Is it odd that one of the caregiving tasks I like most is helping my father bathe? Growing up, privacy was sacred. I was taught to knock before entering a bedroom or a bathroom. I was gently admonished if caught rummaging through my parent’s dresser drawers for a lost sock or loose change without permission. Unless under the age of four, no one ran around our house naked. My crop tops and butt cheek baring cut offs of the late 1970’s, were allowed but frowned upon. Decorum didn’t exactly reign in our home, but it held its own.
On occasion, my mother would get dressed or undressed while I was in her room, but one of us would always turn away before the most meaningful parts were revealed.
I remember vividly the locker room at the Davenport, Iowa, YMCA. On weekends I steadily swam my way from Guppy, to Minnow, to Fish, paddling ever faster towards Flying Fish. By some accident of timing, I always came out of the pool at the same time as an older woman whose locker was next to mine. She was very large, with heavy hips, and seemed not to notice the wide eyed ten year old next to her as she peeled off her black one piece bathing suit and hung it on the locker door. She calmly dried the pool water from her legs and ankles, bending and turning as needed. I do not remember what she looked like from the neck up, because my gaze never made it that far. I was transfixed, Saturday after Saturday, in that YMCA locker room, by her gourd-like breasts, hanging down to her belly button and swaying from side to side like twin upside down metronomes, regulating the tempo of my blinking eyelids.
My father had strict personal and privacy protocols. His watch, tie clips, hair combs, and handkerchiefs each had a place of their own, and were not to be moved or borrowed. He was the first man to get pissed off at me for using his razor to shave my legs. Even today, if I look longingly at my husband’s razor in the shower, I hear Dad’s voice in my head – an unmistakable warning.
Dad’s suits were made by a local (and infamous) tailor, Willie Eckstein. He took me to fittings some times. As Willie moved the tape measure around my dad’s shoulders and down his long arms, I inhaled the air of respect, of power. At the end, Willie always gave me a dollar, a memorable token, and we were on our way.
“I was voted the ‘best dressed boy’ in high school,” Dad recalled to me recently, calling out the irony, as he looked down at the folds in his shirt where the crumbs and detritus of breakfast had settled.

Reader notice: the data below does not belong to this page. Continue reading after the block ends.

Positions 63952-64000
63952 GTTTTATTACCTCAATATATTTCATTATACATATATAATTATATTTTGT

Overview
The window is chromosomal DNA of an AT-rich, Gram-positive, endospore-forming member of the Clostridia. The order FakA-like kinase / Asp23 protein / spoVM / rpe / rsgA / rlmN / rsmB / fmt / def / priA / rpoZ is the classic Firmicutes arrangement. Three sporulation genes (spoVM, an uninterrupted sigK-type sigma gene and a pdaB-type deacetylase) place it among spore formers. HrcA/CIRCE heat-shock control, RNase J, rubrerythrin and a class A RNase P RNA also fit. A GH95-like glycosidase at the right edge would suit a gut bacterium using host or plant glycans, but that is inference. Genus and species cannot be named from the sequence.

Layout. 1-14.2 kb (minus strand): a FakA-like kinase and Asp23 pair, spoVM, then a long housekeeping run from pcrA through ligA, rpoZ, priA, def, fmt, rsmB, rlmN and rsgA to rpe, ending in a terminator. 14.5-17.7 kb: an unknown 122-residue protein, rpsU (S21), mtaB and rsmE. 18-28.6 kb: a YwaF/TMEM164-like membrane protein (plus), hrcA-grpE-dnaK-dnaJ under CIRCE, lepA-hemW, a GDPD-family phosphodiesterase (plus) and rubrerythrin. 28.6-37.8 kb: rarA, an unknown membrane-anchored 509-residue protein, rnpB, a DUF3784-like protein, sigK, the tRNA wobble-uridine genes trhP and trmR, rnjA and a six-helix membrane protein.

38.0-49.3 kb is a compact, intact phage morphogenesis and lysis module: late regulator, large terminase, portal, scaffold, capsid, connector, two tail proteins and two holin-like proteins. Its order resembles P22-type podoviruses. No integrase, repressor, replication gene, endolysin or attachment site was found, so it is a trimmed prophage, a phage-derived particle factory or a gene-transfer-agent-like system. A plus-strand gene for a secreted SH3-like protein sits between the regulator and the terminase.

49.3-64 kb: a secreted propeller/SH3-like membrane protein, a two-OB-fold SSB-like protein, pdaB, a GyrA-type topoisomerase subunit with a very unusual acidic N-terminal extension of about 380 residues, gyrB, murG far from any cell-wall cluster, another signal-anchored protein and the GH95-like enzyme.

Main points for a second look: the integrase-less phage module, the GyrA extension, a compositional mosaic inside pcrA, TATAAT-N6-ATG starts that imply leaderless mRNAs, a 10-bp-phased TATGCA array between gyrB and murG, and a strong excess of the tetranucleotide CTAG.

I really thought I would get through life without ever seeing my father’s penis. Now I see it, and it’s accompaniments, every day as I help him up and down from the toilet, to dress and to shower.
I took over the task of Dad’s bathing when he lived in our home last Fall. I took over from his aide, who had taken over from my mother, as the physical demands became too much.
It is a ritualized process that, after helping him undress, and taking off my shoes and socks, involves helping him maneuver his walker close enough to the grab bars, so that he can hold onto them while I take the walker out. I try to help him maintain his independence as much as possible, so he usually stands for the first five to ten minutes and with one hand grasped around a bar, uses the other to spray his lower body. Some days, I can pour liquid soap into his open hand and he can clean his “nooks and crannies”, as I refer to those formerly private areas, on his own. On other days, his arms weak and frozen by Parkinson’s Disease, he cannot reach and I do it for him.
My father’s mannered protocols and boundaries about his own skin, slipped away as his disease progressed. I wonder if I would be so gracious and accepting of this type of help? Would I not put up a fight, would I not be embarrassed, not wanting anyone to suds over my varicose veins, my cellulite, my unshaven legs? His vanity dissipated along with the Dopamine.
When did the most private areas of this man’s body become muted, as bereft of any special significance, of weighted meaning, as an elbow, or an earlobe, or the back of a knee? It’s as if my perception of my father’s physicality has blended into a picture more holistic, where there are no “parts” anymore.
Dad sits on the shower stool to clean his upper body. He holds the shower wand over his head and closes his eyes. He is still. The water runs in myriad rivulets down his nose and cheeks, over his ears and down the nape of his neck. I watch as he enjoys a brief moment of peace, of relief, under his gentle waterfall.
Later, my mother passes me in the hallway, shirtless, braless, wearing only a pair of panties.
“Please, mom, cover up.” I beg. “I can only handle one naked parent at a time.”